|Chinese bowl and berries|
8 x 10
Like watercolour paper, there's a wonderful bright whiteness to it which glows through the paint and adds vibrance to the colours.
Another nice quality of the paper is the feeling of irregularity in its surface texture. Unlike the monotony of machine-woven canvas, there's a nostalgic, random look to the surface that integrates beautifully with the brushstrokes. It's also easy to build a rich, painterly surface on it; the layers adhere well and it's easy to get to impasto paint quickly from a scruffy start. I think that will make it really useful for plein air studies and figure sketches.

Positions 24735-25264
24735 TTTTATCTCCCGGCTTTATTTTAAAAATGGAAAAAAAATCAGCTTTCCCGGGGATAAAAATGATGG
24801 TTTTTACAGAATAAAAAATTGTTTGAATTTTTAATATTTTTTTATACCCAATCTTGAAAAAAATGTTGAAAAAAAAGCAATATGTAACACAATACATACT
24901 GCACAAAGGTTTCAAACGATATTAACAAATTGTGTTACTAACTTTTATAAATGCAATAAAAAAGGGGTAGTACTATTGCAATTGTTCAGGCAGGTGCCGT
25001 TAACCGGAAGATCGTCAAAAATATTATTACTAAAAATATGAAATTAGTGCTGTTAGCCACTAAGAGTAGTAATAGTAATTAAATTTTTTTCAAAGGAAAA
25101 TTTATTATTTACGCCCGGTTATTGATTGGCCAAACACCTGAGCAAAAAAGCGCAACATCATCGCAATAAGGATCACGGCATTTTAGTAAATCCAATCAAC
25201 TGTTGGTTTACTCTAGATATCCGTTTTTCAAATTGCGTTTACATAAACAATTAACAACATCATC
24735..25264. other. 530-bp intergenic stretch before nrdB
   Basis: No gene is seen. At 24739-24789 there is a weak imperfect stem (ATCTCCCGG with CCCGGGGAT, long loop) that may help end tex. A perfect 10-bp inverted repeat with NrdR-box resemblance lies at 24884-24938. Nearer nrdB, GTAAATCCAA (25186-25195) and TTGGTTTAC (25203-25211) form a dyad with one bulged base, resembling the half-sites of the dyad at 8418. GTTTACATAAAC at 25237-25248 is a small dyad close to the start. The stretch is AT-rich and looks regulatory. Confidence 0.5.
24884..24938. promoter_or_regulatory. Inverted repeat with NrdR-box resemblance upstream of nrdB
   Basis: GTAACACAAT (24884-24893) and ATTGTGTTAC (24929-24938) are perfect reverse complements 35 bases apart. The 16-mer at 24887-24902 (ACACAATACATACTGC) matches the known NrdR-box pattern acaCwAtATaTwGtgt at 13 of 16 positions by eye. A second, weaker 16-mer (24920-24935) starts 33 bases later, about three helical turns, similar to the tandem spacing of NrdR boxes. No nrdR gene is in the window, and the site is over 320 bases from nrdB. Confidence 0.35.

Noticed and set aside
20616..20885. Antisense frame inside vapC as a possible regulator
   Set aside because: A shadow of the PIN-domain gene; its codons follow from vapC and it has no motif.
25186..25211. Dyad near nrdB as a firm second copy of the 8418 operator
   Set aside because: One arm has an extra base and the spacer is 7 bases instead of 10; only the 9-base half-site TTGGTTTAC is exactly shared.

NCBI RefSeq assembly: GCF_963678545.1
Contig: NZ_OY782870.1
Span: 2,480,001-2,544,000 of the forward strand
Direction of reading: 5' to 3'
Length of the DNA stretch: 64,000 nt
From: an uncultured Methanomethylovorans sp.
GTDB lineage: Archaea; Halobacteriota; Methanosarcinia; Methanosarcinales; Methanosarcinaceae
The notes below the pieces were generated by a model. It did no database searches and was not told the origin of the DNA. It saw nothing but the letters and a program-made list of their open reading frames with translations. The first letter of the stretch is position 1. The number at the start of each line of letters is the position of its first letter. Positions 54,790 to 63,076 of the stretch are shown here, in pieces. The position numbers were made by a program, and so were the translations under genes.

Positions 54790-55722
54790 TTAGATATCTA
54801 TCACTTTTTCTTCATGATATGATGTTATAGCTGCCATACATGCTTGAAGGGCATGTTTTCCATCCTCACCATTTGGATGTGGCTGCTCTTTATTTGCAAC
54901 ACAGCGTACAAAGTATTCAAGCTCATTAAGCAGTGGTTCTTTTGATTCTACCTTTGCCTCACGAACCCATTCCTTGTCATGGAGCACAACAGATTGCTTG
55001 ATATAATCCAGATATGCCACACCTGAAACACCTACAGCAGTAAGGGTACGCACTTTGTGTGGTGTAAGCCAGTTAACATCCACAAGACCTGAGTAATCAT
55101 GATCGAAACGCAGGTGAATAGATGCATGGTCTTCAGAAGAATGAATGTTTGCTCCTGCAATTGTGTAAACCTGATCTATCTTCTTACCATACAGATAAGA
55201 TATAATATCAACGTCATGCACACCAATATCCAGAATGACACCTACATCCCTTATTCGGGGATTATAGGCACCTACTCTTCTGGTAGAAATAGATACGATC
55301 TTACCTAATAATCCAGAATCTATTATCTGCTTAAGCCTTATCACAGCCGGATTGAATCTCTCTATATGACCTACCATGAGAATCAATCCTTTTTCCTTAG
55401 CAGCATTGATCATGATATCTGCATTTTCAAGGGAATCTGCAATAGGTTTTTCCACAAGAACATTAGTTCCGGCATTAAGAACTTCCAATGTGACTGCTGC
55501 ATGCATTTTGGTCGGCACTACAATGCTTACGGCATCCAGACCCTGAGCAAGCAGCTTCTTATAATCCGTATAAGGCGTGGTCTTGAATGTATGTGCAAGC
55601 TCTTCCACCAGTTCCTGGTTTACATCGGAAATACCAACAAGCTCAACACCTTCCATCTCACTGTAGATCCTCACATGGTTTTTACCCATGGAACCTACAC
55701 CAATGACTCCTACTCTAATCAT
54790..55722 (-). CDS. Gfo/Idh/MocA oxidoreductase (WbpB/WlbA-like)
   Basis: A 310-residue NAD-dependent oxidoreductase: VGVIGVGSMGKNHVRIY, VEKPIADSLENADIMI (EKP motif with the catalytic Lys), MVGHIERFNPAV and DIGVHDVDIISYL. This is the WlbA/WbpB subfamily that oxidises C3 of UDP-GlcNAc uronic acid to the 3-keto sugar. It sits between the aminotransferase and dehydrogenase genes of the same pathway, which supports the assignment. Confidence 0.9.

I'm still not sure how I'll mount this stuff, though. I experimented by adhering a sheet to a panel in the heat press, using BEVA film as the adhesive. This is my method for mounting linen to panel, but it didn't work for the Arches paper. The application of heat changed the working quality of the paper, making it more absorbent and flattening the texture. Probably, it would ruin its archival quality, but I'm just guessing about that.
Next I'll try cold mounting the paper with glue, and, if that still flattens the texture too much, I think I'll just tack it with acid-free tape to a panel and pop it into a frame. It lies very flat, so I don't see a problem with that method unless it's hung in a humid bathroom. Then, all bets are off.